April has been a busy month around here. Track and softball are in full swing and both kids have birthdays in April as well. With one turning 11 and the other 13, we are officially the house of hormones. Because one outfit a day is never enough, smelly sports clothes get the toss and multiple showers are in order, the towel inventory dwindles until I have a chance to run a load (or several) in the wash.
Laundry is a chore I don’t feel I’m ever really caught up on. I’m sure I am not alone in this. With everything I mentioned above, and a husband that pleads the fifth when asked to have anything to do with laundry, the task is all my own. For now.
I’m always perplexed at the amount of soap sum that ends up attaching itself to the washer window, and I take care of that with a swipe of a Clorox wipe, but it’s when the “check filter” light comes on the dryer that I take heed.
In addition to cleaning the dryer filter after each load has dried, there are many other areas in and around the dryer where lint can accumulate and could potentially be dangerous and cause a fire. I feel there’s no time like the present to share a few dryer safety tips. I reached out to my friend Victor, a retired firefighter, to give me a few dryer safety recommendations as well.
It was last week when the check filter light came on, so I decided right then and there to do a deep cleaning. To start, I took the front filter out, and vacuumed it thoroughly. Using a long, slim brush in one hand and the vacuum nozzle in the other, I got inside the filter area and vacuumed up as much lint as I could.
Next, I pulled out the dryer so I could get behind and perform a heaving cleaning in that area. Once I got back there, I unscrewed the vent and brushed and vacuumed the lint that was all around the inside. I vacuumed the floor and the walls, and removed the lint buildup in the vent area leading outside. Next, I unscrewed the top of the dryer and vacuumed all around the drum area. These are all places that aren’t right in front of us on a daily basis, but where lint can accumulate in dangerous quantities and needs to be removed. Here are a few more of Victor’s dryer safety tips:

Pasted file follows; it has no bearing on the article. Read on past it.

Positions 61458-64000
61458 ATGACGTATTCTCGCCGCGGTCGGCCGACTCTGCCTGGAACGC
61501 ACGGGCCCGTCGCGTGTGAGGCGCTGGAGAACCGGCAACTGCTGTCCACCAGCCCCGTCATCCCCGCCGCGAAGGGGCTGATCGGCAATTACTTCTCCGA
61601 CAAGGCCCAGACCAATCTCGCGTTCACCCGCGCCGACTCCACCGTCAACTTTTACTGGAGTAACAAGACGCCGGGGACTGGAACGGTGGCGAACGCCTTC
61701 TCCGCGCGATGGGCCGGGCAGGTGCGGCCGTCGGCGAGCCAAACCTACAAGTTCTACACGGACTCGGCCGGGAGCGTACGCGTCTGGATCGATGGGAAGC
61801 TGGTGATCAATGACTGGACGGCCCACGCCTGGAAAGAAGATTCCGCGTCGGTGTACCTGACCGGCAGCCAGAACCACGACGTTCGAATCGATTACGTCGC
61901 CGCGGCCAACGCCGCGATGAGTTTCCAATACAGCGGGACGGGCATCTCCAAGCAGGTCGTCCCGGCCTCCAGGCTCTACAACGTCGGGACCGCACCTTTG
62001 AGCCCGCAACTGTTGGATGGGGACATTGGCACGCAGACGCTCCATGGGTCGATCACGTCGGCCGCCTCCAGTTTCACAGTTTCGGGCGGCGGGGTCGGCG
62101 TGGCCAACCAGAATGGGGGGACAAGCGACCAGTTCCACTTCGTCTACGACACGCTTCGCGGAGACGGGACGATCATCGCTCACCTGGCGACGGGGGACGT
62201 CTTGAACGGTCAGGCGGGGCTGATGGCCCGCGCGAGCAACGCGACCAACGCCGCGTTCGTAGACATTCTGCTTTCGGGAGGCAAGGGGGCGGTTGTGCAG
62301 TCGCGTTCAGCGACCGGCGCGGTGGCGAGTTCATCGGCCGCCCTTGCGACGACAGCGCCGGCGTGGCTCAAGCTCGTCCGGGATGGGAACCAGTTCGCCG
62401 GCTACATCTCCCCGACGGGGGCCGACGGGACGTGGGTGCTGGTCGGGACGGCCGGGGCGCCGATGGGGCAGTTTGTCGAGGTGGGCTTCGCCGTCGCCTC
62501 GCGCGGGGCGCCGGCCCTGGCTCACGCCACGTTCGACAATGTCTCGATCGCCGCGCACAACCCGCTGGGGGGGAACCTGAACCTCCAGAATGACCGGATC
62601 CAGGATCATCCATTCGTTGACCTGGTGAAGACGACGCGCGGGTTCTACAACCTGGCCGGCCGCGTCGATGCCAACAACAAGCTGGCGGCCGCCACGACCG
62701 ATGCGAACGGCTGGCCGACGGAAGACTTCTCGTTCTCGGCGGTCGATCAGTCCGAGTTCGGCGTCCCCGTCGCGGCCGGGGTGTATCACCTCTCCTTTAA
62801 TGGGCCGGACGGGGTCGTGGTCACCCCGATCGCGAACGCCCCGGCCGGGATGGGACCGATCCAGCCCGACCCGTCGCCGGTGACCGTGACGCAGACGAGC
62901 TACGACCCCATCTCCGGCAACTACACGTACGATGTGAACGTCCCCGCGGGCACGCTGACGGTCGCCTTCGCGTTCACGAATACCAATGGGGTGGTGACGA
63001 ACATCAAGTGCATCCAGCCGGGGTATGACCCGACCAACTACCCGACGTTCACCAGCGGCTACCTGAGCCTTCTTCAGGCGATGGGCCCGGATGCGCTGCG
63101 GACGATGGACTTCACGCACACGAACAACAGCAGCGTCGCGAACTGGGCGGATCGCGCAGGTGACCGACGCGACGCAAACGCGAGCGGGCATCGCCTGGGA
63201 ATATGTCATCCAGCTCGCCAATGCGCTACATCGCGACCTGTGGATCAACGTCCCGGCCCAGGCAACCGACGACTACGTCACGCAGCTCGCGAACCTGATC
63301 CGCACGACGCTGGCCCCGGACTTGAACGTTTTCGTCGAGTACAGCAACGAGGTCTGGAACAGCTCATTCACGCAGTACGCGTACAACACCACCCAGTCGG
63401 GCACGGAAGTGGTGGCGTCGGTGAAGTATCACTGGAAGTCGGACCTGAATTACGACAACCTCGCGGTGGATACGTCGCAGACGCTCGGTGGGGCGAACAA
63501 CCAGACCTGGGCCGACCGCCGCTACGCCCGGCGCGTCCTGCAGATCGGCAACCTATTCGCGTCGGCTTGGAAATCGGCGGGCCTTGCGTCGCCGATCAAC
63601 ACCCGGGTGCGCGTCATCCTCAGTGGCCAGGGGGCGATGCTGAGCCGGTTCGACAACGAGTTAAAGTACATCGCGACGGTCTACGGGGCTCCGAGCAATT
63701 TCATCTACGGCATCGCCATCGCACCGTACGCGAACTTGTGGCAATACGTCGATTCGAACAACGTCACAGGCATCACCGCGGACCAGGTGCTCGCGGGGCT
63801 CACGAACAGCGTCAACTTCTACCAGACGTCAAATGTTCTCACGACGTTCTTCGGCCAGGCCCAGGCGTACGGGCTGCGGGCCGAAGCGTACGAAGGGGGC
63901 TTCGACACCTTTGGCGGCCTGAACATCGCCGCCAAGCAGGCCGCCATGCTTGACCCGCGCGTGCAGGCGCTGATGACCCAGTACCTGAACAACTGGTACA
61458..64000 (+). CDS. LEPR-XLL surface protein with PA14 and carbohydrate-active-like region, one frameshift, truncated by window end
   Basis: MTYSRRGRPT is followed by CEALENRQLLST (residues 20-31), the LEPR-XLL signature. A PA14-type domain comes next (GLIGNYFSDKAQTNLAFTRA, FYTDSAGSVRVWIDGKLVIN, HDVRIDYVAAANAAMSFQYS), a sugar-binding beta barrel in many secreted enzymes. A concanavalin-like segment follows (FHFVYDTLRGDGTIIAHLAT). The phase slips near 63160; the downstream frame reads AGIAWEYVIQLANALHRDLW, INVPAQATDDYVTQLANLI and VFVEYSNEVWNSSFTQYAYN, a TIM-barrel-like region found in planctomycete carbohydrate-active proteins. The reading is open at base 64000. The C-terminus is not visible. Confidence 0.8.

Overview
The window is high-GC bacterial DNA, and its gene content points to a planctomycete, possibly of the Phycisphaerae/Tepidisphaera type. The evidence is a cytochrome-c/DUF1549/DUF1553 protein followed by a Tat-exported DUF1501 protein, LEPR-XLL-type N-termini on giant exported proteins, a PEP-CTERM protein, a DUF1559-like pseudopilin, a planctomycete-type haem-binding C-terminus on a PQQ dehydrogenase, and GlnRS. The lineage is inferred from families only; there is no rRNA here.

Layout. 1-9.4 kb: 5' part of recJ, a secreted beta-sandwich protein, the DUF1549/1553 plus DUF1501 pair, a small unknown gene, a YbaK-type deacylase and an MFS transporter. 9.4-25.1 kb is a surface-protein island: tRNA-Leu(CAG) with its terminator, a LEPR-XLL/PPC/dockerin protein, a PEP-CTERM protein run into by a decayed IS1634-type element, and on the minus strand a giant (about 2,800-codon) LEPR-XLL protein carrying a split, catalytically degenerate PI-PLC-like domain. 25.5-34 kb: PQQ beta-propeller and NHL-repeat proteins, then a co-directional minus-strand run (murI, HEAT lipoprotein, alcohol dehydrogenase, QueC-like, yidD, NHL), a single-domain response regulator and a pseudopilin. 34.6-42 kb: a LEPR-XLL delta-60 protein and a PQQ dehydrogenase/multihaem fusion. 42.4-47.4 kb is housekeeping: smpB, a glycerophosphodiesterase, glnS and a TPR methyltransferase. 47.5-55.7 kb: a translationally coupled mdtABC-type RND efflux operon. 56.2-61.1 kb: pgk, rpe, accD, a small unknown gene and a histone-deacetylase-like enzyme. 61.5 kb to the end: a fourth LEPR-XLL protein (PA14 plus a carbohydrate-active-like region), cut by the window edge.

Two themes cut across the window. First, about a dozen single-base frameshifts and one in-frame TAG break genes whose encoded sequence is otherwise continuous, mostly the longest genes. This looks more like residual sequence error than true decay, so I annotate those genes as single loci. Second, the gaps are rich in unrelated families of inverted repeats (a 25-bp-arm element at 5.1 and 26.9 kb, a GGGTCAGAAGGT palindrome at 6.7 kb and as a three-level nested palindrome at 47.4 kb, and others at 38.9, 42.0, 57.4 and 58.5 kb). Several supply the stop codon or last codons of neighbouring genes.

- Make sure dryer sheets are not dropped under the dryer
- Make sure your dryer has plenty of room around and underneath to vent and breath
- Don’t place items close to the dryer, especially plastic laundry baskets. The heat from the dryer can cause them to ignite.
- The vent tube should be made out of corrugated metal, not the thin foil kind.
- And most of all, never ever leave our dryer on when you leave your house. This goes for the washer too. All machines fail and it’s better if you’re there to mitigate the problem.
So, for the safety of your home and your family, perform a deep lint clean up at least twice a year, or more often with heavy use. Being that heavy use is the case around here, I’ll be on lint cleaning duty four times a year until further notice. Meh.